(from November 5 2004, via the wayback machine)
One of the AMA’s recently was about my “job” and if I worked outside of the blog. I haven’t worked outside of Grechen’s Closet since I quit everything else and made it my full time job in 2006.
But here’s the WHOLE story…
In 2004 I started Grechen’s Closet as an online “magazine” featuring outfit pictures (with my head cut off) and a designer database. I was inspired to start the designer database after searching for a particular Ella Moss dress online and being frustrated there wasn’t a better way. So I created it myself.
When I started, I was working as the Director of Business Development for the Israeli Economic Mission in Atlanta. I was managing our office at that time, and responsible for helping Israeli companies work with Southeastern US companies, get venture funding, find customers, etc. I had been doing that since 1998 and was finding it less and less fulfilling, so I worked on Grechen’s Closet on the side, just as a hobby, never hoping to take it anywhere.
By 2005 Grechen’s Closet had become rather successful and was making money from selling advertising and a little from affiliate commissions, so I planned on quitting the Economic Office full-time and continue to consult for a US-Israel R&D fund, allocating more time to Grechen’s Closet.
Then, I got divorced suddenly. I lost the financial support of my husband’s income, but I stuck to the plan and quit my full-time job anyway. In 2006 was able to quit the part-time consulting gig and only focus on Grechen’s Closet. Once my health coverage via Cobra ran out from my ex-husband I started working at Starbucks again part time (I’d worked at Starbucks off and on before) for the health insurance benefits.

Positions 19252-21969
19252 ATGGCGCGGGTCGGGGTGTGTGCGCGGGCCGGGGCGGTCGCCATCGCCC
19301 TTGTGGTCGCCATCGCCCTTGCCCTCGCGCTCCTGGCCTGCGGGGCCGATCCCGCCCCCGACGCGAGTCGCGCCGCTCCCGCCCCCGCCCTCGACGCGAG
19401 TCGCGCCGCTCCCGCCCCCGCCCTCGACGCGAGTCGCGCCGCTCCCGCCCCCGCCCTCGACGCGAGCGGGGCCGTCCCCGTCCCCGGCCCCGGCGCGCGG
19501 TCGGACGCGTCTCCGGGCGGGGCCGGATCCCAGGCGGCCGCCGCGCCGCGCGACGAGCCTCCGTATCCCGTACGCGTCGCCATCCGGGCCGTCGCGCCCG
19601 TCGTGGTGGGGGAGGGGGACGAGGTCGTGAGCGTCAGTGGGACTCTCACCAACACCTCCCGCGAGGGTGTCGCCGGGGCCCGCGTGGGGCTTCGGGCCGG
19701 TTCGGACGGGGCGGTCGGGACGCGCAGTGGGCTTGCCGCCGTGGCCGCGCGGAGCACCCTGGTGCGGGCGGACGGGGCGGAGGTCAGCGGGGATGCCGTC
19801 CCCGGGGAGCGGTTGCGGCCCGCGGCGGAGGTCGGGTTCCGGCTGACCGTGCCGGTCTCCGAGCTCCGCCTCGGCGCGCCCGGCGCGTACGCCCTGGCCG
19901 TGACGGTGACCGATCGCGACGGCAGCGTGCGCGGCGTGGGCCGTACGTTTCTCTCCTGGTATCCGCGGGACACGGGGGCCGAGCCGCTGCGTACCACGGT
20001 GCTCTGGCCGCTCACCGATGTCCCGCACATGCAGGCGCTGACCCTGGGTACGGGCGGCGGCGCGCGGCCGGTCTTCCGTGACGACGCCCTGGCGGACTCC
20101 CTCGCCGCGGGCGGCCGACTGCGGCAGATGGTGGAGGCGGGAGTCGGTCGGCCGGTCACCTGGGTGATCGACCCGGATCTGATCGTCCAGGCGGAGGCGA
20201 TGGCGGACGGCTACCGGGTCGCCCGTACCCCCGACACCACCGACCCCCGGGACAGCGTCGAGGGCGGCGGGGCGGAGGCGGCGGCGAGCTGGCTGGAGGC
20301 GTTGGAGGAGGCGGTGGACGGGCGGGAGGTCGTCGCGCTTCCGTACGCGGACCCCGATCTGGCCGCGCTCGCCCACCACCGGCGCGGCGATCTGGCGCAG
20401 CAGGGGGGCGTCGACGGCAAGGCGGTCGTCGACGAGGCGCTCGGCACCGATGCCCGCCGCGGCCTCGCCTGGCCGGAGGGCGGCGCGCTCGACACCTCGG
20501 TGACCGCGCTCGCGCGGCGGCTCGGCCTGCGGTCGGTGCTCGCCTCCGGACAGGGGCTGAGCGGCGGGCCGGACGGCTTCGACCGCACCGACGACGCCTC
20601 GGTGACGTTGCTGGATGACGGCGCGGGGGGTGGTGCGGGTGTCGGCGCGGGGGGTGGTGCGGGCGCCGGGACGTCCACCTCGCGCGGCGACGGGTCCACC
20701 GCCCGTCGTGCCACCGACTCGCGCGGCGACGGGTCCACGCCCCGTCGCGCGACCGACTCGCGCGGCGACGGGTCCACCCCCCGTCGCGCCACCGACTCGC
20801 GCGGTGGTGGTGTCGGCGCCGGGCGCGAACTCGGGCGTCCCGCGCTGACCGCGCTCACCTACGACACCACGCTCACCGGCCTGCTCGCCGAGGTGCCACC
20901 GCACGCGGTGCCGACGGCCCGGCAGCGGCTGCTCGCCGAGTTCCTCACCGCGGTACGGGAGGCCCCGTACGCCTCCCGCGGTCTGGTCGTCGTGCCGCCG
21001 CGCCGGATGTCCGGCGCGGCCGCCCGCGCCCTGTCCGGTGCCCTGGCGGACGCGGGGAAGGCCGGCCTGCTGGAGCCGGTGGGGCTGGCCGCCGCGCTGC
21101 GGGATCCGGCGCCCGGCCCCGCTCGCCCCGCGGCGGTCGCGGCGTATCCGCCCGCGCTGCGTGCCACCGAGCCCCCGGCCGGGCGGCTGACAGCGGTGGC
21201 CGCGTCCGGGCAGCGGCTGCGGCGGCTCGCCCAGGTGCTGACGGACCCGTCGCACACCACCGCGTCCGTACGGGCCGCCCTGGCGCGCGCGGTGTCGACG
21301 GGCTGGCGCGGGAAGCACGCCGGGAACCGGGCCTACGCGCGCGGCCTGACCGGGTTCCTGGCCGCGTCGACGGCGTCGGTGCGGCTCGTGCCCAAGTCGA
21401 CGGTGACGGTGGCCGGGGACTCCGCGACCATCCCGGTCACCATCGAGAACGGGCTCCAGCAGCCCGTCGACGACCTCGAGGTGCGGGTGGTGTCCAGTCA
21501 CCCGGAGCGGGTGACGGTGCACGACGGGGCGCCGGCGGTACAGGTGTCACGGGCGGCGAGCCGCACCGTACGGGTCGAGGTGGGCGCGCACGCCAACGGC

A year or so after that I was making enough money to get health insurance independently (I never went without insurance) so I quit Starbucks and have never had a second “job” since.
Great, but how exactly do you make money from a BLOG?
A few months after I started, my first advertiser approached me. I didn’t know what the hell I was doing, but I came up with a pricing structure I thought made sense and away I went. After a while I had more demand for advertising than I could keep up with, so I increased my prices and had a waiting list.
At the same time, I started working with affiliate companies (back in the day it was CJ, Linkshare, share a sale, and now it’s almost exclusively reward style – if a link is rstyle, that’s an affiliate link) so I could make commissions off things I linked to that my readers purchased. It took a long time to start making much money from those, but I was linking to things I was wearing/buying/shopping for anyway, so I used affiliate links whenever I could and started earning commissions from sales.
I displayed google ads also, and those made really good money for a while, and then fizzled out, so I stopped using them. I also didn’t like them aesthetically, and a few times, I was frustrated by the content they displayed.
I decided early on that I wanted to work with independent designers I liked, so I started reviewing items they would send me. I selected an item, or items, to review and would wear it, photograph it, use it, and then give my honest review. I never tried to take money for doing those, my only “payment” was the item to review. I thought it was a win/win for me and the designer: I got product and content, and they got exposure for not a lot of initial outlay. And they got A LOT of exposure.
When bloggers started doing sponsored posts (paid posts, basically), I refused. Getting paid for a post, to write about something in a positive way, didn’t feel right to me at all, so I didn’t do it. I tried one with Rebecca Minkoff once, but it felt ALL WRONG, so I didn’t do anymore.